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“ People look for retreats for themselves, in the country, by the coast, or in the hills . . . There is nowhere that a person can find a more peaceful and trouble-free retreat than in his own mind. . . . So constantly give yourself this retreat, and renew yourself. ”
— MARCUS AURELIUS
Marcus Aurelius was called the Philosopher. He was Roman emperor from 161 to 180. He ruled the Roman Empire with his adoptive brother, Lucius Verus, until Lucius' death in 169. He was the last of the rulers traditionally known as the Five Good Emperors.
How he found out about our Retreat & Refresh Stroke Camps is beyond me!
The following is from the December 2016 Strokeconnection website: http://strokeconnection.strokeassociation.org----------------------------------------------------------------------------------------------------------------------------------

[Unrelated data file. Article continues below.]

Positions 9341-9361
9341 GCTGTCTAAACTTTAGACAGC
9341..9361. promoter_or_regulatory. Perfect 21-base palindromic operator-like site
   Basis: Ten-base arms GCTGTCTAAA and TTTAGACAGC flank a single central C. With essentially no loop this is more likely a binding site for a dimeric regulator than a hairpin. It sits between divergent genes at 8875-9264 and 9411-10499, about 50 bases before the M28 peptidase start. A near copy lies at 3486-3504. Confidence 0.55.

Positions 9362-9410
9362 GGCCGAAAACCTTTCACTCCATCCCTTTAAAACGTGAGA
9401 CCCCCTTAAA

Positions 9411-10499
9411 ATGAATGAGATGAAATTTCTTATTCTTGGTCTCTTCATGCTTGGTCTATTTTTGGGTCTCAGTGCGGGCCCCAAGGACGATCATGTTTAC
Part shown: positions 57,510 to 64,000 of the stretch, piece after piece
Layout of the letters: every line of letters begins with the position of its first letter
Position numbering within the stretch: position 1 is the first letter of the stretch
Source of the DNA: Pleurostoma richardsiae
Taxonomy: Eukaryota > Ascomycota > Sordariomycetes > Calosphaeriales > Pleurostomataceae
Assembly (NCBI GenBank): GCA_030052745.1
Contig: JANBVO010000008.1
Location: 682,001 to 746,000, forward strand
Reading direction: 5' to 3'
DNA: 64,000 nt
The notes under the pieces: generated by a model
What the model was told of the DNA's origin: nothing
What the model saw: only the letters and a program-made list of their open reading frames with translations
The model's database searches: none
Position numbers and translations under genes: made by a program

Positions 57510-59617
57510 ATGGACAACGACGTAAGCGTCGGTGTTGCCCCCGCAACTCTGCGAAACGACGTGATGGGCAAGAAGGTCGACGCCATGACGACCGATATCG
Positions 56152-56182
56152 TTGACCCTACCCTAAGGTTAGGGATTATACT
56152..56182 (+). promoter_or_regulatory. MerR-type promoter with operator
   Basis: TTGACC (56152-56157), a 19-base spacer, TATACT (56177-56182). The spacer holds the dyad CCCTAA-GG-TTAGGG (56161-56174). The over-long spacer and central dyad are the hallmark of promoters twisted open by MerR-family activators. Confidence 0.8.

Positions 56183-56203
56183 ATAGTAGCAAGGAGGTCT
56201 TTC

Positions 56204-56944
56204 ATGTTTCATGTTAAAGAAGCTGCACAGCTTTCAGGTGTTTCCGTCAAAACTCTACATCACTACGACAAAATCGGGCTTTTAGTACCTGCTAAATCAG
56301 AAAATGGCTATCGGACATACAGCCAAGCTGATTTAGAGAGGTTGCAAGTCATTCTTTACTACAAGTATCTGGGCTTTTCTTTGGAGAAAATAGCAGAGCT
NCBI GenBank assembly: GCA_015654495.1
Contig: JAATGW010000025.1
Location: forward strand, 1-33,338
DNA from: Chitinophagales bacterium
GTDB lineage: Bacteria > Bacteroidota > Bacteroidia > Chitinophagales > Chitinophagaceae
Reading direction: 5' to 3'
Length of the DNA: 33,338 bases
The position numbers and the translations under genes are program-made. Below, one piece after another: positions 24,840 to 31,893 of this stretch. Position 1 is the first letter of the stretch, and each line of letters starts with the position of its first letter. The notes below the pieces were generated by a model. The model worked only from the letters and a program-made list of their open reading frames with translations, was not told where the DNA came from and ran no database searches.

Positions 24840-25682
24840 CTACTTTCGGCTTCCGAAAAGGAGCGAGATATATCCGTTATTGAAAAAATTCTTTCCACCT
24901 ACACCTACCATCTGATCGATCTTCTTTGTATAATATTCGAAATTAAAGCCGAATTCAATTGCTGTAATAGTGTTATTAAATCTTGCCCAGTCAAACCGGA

Doing Good Work in Georgia
Here we highlight the good work being done by stroke support groups from around the nation. If you are part of a successful support group we should consider featuring, let us know!
If ever there were a stroke support group with a name that is right on, brainREconnect Inc. of Brunswick, Georgia, is it. In 2013 the group, which had been meeting for many years as Stroke Support of Southeast Georgia, morphed into brainREconnect to include individuals with traumatic brain injury (TBI), Parkinson’s, multiple sclerosis (MS) and primary progressive aphasia. Their goal is to address the isolation that stroke and brain impairment survivors and families experience.